Turkeys: Farm to Fork

Turkeys: Farm to Fork

Target Grade Level / Age Range:

1 st grade

Time:

90 – 120 minutes

Purpose:

For students to gain a better understanding of a turkey, the turkey farmer, and the life cycle of a turkey, while strengthening language arts and sequencing skills.

Materials:

Suggested Companion Resources:

Vocabulary:

  • barn – a building that keeps animals warm and safe
  • caruncle – brightly colored growth on the throat region, turns bright red when turkey is upset or during courtship
  • farmer – someone who takes care of animals
  • gizzard – part of a bird’s stomach that helps grind up food for digestion
  • flock – group of turkeys
  • hen – female turkey
  • poult – baby turkey
  • snood – the red skin on top of a turkey’s beak
  • tom – male turkey
  • wattle – the colored skin on the neck of a turkey

Background – Agricultural Connections:

  • This lesson will primarily use information from the book, My Family’s Farm, for content.
    • This book is available online as a PDF, or in print.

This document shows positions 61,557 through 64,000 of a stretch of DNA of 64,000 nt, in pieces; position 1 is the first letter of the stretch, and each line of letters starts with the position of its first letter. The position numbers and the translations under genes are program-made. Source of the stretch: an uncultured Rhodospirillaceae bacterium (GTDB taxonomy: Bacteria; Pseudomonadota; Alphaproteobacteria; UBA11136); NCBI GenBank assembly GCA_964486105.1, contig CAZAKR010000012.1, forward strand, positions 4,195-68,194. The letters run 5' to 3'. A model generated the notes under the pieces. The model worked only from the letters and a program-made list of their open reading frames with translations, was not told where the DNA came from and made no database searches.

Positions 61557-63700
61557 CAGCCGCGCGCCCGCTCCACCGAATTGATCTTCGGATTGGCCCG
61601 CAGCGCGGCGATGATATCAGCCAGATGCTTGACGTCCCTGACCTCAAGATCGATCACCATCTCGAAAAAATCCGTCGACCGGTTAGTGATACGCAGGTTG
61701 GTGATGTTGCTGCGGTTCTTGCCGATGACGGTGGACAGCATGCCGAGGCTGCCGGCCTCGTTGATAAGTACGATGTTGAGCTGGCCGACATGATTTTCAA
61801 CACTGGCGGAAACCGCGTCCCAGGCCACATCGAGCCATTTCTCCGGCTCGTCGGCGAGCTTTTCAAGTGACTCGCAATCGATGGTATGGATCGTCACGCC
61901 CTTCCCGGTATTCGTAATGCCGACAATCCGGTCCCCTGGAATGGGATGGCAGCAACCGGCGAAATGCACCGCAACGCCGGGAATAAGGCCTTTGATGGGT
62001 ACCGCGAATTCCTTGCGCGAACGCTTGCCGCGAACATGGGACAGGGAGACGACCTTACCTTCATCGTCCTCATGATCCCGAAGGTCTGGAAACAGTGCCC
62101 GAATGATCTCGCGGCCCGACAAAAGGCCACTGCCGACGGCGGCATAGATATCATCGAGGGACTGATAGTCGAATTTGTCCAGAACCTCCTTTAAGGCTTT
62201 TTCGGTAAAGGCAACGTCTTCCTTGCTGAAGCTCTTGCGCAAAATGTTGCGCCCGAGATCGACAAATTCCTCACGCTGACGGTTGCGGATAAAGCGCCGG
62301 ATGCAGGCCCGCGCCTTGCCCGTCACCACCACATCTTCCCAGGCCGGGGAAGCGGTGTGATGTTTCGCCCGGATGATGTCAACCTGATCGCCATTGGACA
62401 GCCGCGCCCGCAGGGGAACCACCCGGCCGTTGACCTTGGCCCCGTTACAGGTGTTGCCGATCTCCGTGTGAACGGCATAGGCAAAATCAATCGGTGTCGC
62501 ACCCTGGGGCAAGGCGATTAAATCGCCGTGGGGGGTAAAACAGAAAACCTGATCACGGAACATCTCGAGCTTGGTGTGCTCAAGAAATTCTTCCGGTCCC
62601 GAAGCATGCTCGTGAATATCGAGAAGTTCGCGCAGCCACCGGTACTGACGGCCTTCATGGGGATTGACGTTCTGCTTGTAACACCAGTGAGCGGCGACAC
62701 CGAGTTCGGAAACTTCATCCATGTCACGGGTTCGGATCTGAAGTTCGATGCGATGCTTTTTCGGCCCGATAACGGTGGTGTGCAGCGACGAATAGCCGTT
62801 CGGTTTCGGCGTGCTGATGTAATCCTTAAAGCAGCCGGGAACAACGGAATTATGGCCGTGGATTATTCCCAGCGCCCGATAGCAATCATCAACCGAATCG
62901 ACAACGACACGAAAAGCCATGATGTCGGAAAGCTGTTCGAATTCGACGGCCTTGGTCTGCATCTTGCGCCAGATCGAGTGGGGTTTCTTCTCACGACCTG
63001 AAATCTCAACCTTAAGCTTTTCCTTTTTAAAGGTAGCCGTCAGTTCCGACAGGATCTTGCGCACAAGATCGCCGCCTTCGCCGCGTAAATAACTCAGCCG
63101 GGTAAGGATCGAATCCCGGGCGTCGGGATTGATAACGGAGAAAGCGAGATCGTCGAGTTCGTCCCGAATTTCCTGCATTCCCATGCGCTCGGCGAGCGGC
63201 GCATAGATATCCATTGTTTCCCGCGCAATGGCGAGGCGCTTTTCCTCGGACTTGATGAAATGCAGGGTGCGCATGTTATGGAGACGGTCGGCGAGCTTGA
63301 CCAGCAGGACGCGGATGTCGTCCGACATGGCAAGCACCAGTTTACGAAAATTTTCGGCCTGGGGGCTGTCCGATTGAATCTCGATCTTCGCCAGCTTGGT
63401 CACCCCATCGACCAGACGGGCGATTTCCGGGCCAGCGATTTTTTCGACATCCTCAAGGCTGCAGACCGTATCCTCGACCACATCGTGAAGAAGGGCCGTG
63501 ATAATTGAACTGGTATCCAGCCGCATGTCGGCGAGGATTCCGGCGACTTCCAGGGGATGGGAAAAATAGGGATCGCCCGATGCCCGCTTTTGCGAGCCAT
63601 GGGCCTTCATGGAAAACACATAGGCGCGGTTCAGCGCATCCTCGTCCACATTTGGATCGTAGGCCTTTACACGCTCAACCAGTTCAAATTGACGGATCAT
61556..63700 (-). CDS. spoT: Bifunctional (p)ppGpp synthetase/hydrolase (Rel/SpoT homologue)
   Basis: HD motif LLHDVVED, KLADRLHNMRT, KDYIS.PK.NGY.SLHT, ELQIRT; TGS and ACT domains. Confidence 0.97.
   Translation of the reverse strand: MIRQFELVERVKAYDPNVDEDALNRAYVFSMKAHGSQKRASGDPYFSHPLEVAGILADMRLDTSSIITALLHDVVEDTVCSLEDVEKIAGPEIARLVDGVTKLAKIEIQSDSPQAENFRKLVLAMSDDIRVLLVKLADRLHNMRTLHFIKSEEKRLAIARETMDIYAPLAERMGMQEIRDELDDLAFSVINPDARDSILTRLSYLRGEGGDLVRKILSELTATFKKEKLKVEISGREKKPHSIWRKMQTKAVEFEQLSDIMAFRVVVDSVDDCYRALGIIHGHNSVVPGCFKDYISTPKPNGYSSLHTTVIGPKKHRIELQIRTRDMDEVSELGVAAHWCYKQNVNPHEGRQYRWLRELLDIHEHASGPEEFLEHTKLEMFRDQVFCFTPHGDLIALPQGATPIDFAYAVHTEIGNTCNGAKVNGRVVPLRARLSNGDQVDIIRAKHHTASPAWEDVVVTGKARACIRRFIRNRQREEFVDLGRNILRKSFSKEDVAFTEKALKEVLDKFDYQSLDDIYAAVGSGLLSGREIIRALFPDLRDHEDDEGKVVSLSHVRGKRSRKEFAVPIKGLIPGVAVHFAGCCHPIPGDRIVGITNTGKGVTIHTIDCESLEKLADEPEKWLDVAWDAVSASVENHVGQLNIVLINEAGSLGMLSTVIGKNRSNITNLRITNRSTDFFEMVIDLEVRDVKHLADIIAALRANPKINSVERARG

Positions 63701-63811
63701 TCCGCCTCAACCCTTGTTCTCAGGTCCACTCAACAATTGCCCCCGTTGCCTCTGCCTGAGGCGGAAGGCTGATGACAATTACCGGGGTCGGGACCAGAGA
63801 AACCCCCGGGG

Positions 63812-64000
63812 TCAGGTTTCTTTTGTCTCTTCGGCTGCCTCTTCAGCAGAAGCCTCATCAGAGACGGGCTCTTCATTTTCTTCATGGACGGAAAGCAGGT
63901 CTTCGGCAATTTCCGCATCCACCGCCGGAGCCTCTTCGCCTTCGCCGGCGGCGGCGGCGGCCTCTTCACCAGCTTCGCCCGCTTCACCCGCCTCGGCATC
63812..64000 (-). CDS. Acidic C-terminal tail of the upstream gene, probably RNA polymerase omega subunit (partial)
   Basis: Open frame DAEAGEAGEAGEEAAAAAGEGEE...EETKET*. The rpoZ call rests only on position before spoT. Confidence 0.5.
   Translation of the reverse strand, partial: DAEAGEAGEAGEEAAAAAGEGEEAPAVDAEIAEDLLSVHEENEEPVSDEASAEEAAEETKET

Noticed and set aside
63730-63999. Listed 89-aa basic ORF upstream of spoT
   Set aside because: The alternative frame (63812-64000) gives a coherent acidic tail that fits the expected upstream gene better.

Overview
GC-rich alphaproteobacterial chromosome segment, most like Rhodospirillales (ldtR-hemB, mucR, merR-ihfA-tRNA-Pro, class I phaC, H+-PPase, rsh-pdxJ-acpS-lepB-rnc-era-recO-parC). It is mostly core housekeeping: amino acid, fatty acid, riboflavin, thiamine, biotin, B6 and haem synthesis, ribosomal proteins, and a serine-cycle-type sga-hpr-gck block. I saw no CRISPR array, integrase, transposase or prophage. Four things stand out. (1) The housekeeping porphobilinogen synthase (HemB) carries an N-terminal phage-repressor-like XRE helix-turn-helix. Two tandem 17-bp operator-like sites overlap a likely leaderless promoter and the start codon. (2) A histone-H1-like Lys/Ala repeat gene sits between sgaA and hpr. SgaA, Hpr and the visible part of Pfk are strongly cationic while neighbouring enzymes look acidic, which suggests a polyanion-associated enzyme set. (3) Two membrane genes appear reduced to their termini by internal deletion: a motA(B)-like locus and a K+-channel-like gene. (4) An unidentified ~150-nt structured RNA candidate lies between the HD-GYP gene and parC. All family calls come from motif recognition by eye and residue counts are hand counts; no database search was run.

• An assessment game is included in the procedures. If your school is one to one, a fun option is to use Kahoot.it. This is an online platform where you can create quizzes, generate a game pin, and have students take the quiz at the same time using the game pin. Use the questions from the Turkey Trivia game to create the quiz.
    • Each student will use their device to go to kahoot.it, type in the game pin and their name. When all students have joined, the game will begin. Questions will be displayed and students will need to pick the right answer. Points are given for correct answer as well as speed.
    • Teachers can use this as a way to gauge understanding in real time.
    • If your school is not one to one, there is an attached document that can be used to have students show what they believe the correct answer to be. It is attached as Answer Cards.pdf. The Turkey Trivia sheet can also be printed and presented as a pre or post-test.
  • Turkey farming can be different from other kinds of farming, and similar to others.
    • Many turkey farmers raise turkeys on a contract, meaning turkeys will arrive at their farm, and they will be paid to raise the turkeys until they are ready to be harvested. This can be similar to the way some farmers raise pigs or chickens, but very different from the way most farmers raise beef cattle or dairy cattle.